New Legislation Plans to Enforce Health and Safety Measures for Private Detention Facilities Amid Pandemic

Assemblymember Rob Bonta speaking at San Quentin last summer

By Nancy Aviña and Linhchi Nguyen

SACRAMENTO – A California State Assemblymember has introduced legislation to address the lack of health and safety protections for Californians in private detention facilities—including those that detain immigrants being held by ICE, charging conditions have worsened because of the COVID-19 pandemic.

Human rights abuses and the failure to uphold basic safety standards inside for-profit, private detention centers have been exacerbated, charged Assemblymember Rob Bonta (D-Oakland) in the introduction of AB 263, to be known as the Health Oversight and Leadership in Detention (HOLD) Act.

The measure will ensure health orders are followed inside these facilities to protect the workers and those detained.

The HOLD Act will address how county health officials now have the authority to enforce similar county health orders in private detention facilities that are under contracts with the government.

Additionally, the HOLD Act will also allow health officials to address more safety standards regarding the California Division of Occupational Safety and Health.

Assemblymember Marie Waldron (R-Escondido), who is the Assembly Republican Leader and Co-Author of AB 263, favors this piece of legislation, stating that carceral facilities are petri dishes for outbreaks spread among incarcerated individuals, the staff and the communities around them.

In fact, according to Senator María Elena Durazo, another co-Author of the Hold Act, “for-profit, private detention facilities have a long and dark history of human rights abuses and failing to uphold federal, state, and local health and safety standards.”

Policy Director at Immigrant Defense Advocates and Sponsor of AB 263, Jackie Gonzalez, added that these facilities in California “have been the scene of massive COVID outbreaks, inhumane practices, and medical neglect.”

Bonta supported this claim by pointing out the hundreds of cases of people testing positive for COVID-19 in these facilities without any steps to prevent the spread of the virus.

For example, in the San Diego-based Otay Mesa Detention Center, there were nearly 200 confirmed cases last year, and a civil detainee, Carlos Ernesto Escobar-Mejia, was one of the first COVID-19 deaths.

California is a home to six private detention facilities, and all six have been the site of COVID-19 outbreaks.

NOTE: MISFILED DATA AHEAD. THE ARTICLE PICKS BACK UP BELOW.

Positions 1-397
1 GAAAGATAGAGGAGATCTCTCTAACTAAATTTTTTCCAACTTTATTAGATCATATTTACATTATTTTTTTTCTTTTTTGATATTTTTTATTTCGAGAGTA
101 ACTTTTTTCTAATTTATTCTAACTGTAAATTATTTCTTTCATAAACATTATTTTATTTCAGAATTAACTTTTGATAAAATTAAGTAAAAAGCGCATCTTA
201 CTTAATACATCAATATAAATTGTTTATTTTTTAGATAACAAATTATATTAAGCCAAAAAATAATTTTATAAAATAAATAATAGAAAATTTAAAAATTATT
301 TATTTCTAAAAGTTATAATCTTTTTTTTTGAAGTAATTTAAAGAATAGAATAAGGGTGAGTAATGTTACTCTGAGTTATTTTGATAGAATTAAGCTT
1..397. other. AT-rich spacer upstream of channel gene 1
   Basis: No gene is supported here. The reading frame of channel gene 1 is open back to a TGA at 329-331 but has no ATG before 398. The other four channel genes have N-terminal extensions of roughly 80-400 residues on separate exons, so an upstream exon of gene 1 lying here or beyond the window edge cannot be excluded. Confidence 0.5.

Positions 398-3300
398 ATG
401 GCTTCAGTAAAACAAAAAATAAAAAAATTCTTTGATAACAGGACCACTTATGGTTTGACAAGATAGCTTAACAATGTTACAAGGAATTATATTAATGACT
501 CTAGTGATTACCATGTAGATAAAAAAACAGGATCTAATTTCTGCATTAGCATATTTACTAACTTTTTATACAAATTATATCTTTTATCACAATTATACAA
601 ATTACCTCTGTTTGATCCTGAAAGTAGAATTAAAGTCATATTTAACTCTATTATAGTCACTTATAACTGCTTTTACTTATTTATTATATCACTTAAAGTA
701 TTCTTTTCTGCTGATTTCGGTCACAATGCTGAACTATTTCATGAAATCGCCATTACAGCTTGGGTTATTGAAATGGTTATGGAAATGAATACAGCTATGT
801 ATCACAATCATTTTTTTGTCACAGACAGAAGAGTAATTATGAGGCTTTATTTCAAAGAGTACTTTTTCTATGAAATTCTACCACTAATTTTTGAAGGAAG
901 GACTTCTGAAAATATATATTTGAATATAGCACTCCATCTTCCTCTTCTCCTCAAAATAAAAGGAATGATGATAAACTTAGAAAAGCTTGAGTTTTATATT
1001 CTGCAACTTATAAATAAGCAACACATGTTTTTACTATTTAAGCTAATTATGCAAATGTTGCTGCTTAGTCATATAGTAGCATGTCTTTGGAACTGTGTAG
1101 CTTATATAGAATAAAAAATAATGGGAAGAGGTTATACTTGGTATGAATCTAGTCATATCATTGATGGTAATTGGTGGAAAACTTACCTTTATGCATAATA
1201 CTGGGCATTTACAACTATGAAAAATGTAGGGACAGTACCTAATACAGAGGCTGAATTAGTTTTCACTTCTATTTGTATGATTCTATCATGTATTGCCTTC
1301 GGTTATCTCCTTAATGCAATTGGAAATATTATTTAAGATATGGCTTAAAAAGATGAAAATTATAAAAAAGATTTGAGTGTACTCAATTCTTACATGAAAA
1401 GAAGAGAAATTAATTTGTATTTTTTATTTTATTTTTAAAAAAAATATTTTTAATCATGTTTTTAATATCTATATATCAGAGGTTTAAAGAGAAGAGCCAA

Bonta has tried to target this problem by authoring legislation, including AB 32 in 2019, that would ban the use of all for-profit, private prisons and detention facilities in California when their existing contracts expire.

“While California has taken a strong stance against these facilities and their abusive practices with legislation like AB 32, and our ultimate goal is to phase out their operations completely, we must continue to take strong action to protect the health and safety of people still held in these facilities, and especially so in the midst of this public health crisis,” said Senator María Elena Durazo (SD-24).

Apart from that, Assemblymember Dr. Joaquin Arambula of D-Fresno, also a co-author of AB 263 (HOLD Act), has stated that, “Ensuring that health orders are followed in private detention facilities will not only save lives inside these facilities but will also protect public health in the vulnerable communities and rural regions where most of these detention centers are located.”

Lastly, Gonzalez is sure that the HOLD Act is an essential piece of legislation because “California must send a clear message that these facilities are not above the law, and must abide by public health orders designed to protect community health and prevent the spread of COVID-19.”

AB 263, the HOLD Act, will contain an urgency clause allowing it to take effect immediately once signed into law.

Nancy is a third-year Communication and Political Science – Public Service double major at the University of California, Davis, and is originally from Morgan Hill, California.

Linhchi Nguyen is a fourth year at UC Davis, double majoring in Political Science and English. She currently lives in Sacramento, California.

To sign up for our new newsletter – Everyday Injustice –

Support our work – to become a sustaining at $5 – $10- $25 per month hit the link:


About The Author

The Vanguard Court Watch operates in Yolo, Sacramento and Sacramento Counties with a mission to monitor and report on court cases. Anyone interested in interning at the Courthouse or volunteering to monitor cases should contact the Vanguard at info(at)davisvanguard(dot)org - please email info(at)davisvanguard(dot)org if you find inaccuracies in this report.

Related posts

Leave a Reply

X Close

Newsletter Sign-Up

X Close

Monthly Subscriber Sign-Up

Enter the maximum amount you want to pay each month
Sign up for